What's Built to Last at Ikea and What to Skip
There's no doubt that Ikea creates some beautiful home goods for wallet-friendly prices. But the Swedish company also has a reputation for furnishings that are less than sturdy, or downright flimsy. Ikea is neither all junk nor all value-priced treasures. On the massive showroom floors, there are some solid pieces of furniture that should last more than a few years and other products that it's probably better to skip.
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For a one- or two-person apartment or a small family, the Norsborg sofa combines a loveseat and chaise lounge for $799. It comes in many colors, from mint to gray to a bold red, and the covers are removable and machine washable. The Norsborg is soft but sturdy, with solid wood legs and steel in the mix with the usual particleboard and fiberboard. Most important, it comes with a 10-year warranty.
A sofa bed comes in handy for a tiny apartment or spare bedroom, and for only $129, Ikea's Balkarp sofa bed is tempting. But the non-removable cover isn't supposed to be washed, and the polyester fabric can't withstand a lot of wear and tear, which is far from ideal for furniture meant for sitting and sleeping. Other couches and pull-out beds might cost a bit more, but consumers are likely better off without this one.
A sturdy bookshelf is a must for hardcore book lovers and casual magazine scanners. Many Ikea customers head straight for a Billy bookcase. Underneath the wood veneer, though, it's made primarily of particleboard and paper. The Nornäs bookcase is twice the price ($159) but made from solid pine. Once assembled, it should last many years, even if moved to new homes. The untreated surface can be painted, oiled, or stained to match décor, or left as is. (An important safety note: The bookcase must be secured to the wall using fasteners supplied by Ikea.)
Good mattresses are expensive, so an ultra-cheap mattress has considerable allure. Spending $119 to $199 for a Hasvåg mattress, however, is not the best way to save money at Ikea. This model is relatively thin for a spring mattress, providing little comfort, and the review site Sleep Like the Dead reports poor user satisfaction and durability/longevity. Buyers will likely have to replace the mattress sooner than they want.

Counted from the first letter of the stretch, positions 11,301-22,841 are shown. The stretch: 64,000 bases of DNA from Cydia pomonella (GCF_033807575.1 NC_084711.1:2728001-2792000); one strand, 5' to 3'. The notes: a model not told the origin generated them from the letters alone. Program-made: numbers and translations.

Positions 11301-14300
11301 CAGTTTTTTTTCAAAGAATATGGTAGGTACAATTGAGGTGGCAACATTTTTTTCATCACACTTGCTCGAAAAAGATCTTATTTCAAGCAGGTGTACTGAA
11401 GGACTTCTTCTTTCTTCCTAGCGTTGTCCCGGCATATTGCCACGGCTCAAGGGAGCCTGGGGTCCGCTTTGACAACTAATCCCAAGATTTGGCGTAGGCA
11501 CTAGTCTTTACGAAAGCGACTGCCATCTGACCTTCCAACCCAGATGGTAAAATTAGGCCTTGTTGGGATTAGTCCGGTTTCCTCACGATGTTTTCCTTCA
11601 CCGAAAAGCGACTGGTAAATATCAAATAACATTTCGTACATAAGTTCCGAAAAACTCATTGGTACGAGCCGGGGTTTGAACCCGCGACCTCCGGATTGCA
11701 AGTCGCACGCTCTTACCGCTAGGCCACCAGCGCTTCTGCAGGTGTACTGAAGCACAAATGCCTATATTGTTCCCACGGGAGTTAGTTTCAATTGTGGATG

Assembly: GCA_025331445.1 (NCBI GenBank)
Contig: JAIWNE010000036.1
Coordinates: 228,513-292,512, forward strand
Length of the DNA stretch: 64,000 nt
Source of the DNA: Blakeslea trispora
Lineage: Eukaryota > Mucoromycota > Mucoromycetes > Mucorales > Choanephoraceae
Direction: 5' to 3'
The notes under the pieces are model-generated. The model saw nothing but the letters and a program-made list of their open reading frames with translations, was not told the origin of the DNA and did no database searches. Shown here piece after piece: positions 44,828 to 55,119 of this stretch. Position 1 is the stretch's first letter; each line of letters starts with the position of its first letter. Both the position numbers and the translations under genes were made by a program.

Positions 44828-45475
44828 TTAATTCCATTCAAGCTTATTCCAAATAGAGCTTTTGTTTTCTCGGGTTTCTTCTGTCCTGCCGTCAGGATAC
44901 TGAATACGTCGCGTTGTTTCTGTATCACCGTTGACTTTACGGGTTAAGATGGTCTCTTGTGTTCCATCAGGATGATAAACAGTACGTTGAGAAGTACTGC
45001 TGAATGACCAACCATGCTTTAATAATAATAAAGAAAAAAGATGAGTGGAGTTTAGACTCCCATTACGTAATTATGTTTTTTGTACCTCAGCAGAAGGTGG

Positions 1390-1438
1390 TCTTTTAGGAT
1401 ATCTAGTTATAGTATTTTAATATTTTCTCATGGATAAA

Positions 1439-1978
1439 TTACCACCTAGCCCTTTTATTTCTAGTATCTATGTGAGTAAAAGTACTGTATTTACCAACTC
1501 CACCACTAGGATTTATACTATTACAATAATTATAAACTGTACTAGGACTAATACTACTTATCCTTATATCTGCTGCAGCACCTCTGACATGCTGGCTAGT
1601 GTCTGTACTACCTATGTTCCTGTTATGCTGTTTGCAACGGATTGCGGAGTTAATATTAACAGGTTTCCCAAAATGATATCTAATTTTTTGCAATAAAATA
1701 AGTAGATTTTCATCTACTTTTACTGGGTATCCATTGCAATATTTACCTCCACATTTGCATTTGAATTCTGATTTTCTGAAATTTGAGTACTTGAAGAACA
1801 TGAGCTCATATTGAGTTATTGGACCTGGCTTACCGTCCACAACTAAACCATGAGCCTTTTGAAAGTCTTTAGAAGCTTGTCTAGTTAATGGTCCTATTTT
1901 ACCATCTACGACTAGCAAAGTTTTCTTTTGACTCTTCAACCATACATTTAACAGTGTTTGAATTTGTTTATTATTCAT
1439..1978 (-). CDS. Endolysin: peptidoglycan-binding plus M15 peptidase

Comfortable without being bulky, the Poäng chair is a popular choice for a living room, den, or nursery. And there's no need to worry about this $109 chair breaking down anytime soon. It's made of durable polypropylene, and a removable cloth cover (in multiple colors) is easy to launder. Many customers posting on retail and review sites are bullish on the quality and recommend the chair for daily use.
The Malm bed frame (starting at $179) has a nice, minimalist look and is relatively simple to assemble (unlike some Ikea products). But the design relies on small wooden pegs to hold together the frame and a slatted bed base that's sold separately. The frame is an amalgam of materials such as particleboard. Look for a bed made of sturdier parts.
Nightstands make bedrooms (and dorm rooms) complete, providing a place for lamps and books, glasses, and other items that collect near the bed. The Hemnes nightstand ($70) has one drawer and a shelf for storage on the bottom. This attractive piece is made of solid pine in four finishes, save for the drawer bottom, making it sturdy to boot.
Ikea is filled with handsome kitchen furnishings and appliances, but some are better quality than others. For only $7 each, Tingsryd cabinet doors may seem like a steal, but there's a reason this item is so spectacularly inexpensive: The cabinet doors are made of particleboard, which won't be able to withstand everyday use without showing wear -- and forget about refinishing down the road.
Made of solid pine, the Tarva set of three drawers is built to last, despite costing only $80 -- and no, there's not a 1 missing in front of that price. Multiple online reviews describe the dresser as "sturdy." The solid construction, simple design, and untreated wood make it a favorite for Ikea hacks.
Home storage can be a challenge, especially in smaller homes or apartments. Framed drawers like the Algot mesh baskets from Ikea can be a good solution -- just not these particular drawers, especially at $45. Past buyers complain that the tracks are too flexible, making it difficult for the baskets to stay put or slide in and out easily, and there's no catch to keep the drawers from falling when pulled all the way out.
Ikea's $129 Lisabo coffee table has a natural, homey look and is tall enough to slide plants, storage cubes, or even a smaller Lisabo table underneath. This sturdy contribution to a living room has solid pine legs and ash veneer with a coat of lacquer to protect the surface.
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